We should allow homeowners, those who are actually living in their house, to walk away from the house AND the mortgage. They WILL lose whatever downpayment they made, and any equity they may have, in the house. There should also be NO entry (by law) in their credit record concerning this mortgage, and the fact that they walked away. If they already have bad credit, it will still be bad. If they happen to have good credit, it will still be good.

Now, this will allow those with decent credit a chance to later buy a "cheaper" house (especially since ALL housing values will fall drastically). In fact, if they rent for a few years and save money, they might even be able to buy a house comparable to what they had, for cash. It will certainly penalize banks who put us in this mess. And it will let the "free" market do it's job on shareholder value, as well as on the careers of bank managers. NO TAXPAYER MONEY WILL BE USED.

The only downside is that those who complained about the current bill may discover that it does, in fact, give them something afterall.

If you circulate this, or discuss it, please make sure that you present it as an example of conservative thinking. I want to make sure that the credit goes to the "right" place.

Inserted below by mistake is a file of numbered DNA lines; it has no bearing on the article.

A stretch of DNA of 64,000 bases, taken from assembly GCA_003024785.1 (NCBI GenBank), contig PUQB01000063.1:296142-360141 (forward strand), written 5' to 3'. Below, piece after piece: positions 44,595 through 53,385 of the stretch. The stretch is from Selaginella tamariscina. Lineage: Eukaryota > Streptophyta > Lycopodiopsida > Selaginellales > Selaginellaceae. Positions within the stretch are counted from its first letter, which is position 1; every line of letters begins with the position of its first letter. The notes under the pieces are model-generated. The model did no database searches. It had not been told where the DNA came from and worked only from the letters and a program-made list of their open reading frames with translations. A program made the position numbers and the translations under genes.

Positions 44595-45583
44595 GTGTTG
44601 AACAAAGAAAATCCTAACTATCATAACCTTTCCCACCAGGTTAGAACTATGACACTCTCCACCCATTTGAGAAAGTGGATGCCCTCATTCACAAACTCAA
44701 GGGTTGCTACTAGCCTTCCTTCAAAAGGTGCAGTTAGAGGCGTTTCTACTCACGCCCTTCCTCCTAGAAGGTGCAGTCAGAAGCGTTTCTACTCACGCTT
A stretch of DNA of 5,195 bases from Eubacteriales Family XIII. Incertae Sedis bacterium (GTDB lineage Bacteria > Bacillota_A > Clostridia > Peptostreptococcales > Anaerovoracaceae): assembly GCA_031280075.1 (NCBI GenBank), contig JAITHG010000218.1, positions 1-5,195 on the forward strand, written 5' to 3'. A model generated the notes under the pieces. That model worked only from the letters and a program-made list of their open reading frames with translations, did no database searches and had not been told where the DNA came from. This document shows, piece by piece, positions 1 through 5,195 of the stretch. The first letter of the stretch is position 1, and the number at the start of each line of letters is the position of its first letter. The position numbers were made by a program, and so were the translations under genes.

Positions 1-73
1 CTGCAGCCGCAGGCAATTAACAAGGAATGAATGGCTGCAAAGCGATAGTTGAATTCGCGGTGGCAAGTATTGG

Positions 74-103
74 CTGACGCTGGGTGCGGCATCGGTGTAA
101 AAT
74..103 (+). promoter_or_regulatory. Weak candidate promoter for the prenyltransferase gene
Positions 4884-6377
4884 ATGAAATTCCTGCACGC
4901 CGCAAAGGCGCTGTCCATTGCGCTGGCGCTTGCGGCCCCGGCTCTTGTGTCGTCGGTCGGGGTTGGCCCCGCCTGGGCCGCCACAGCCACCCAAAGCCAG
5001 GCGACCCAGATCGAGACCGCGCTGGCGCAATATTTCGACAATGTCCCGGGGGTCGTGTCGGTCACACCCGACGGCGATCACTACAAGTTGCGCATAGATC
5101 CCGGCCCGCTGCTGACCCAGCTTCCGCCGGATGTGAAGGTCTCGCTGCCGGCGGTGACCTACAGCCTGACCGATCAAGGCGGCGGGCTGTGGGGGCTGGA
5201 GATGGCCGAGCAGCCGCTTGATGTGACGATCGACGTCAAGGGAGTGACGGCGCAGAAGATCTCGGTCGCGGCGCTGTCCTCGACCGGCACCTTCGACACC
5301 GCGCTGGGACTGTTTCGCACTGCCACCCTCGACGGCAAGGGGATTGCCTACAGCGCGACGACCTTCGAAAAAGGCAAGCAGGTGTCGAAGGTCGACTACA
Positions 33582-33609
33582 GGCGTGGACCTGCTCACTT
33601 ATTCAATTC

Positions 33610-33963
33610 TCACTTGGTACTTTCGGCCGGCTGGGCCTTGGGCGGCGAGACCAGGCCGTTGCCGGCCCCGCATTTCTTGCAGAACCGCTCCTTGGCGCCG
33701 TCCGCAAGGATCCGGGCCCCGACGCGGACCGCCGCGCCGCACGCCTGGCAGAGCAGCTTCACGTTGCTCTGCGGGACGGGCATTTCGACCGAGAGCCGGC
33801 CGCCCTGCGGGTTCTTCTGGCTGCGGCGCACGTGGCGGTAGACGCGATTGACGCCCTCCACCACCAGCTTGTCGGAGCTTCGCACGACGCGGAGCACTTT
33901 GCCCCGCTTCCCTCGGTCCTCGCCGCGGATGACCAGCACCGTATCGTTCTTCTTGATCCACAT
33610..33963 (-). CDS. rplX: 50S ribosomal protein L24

Posted by: Major448 | February 24, 2009 10:44 AM | Report abuse

Strange.

On the articles related to nationalization of banks, you can't put up comments.

The people who control our news really want to limit that to dictate the news to you. No discussion on that subject.

Very Strange. The banks are being taken over by a small group and no one is questioning this?

Nationalize a bank that needs $100 billion (or even $200 billion)? A bank with $2 trillion dollar in assets? A bank that was paying $11 billion in annual dividends to shareholders two years ago ($8 billion last year)? When the economy turns they could pay off a loan in no time at all. So why nationalization?

Because doing so will lead to complete control of that industry by a very few mega rich people who would reap billions on their "private equity investment."

A massive rip off, the biggest in US history. All of a sudden republicans and the right have jump on and are promoting the nationalization action.

GEE, what is up with this? We are being absolutely raped again.
Our economy continues to be place in the hands of corrupt people with evil interests and plans. This is outrageous.

Why aren't any of these people who passed the laws over the last 27 years that allowed this mess to develop being arrested? What about the Wall St. executives, the mortgage bankers and others? No one is being brought in on the larges scam of all time? A scam that has bankrupted the whole world wide system of finance, and completed discredited the US.

No one is going to jail? Instead, they will place the whole finance system in their hands.

Get mad, folks.

Posted by: morenews1 | February 24, 2009 11:25 AM | Report abuse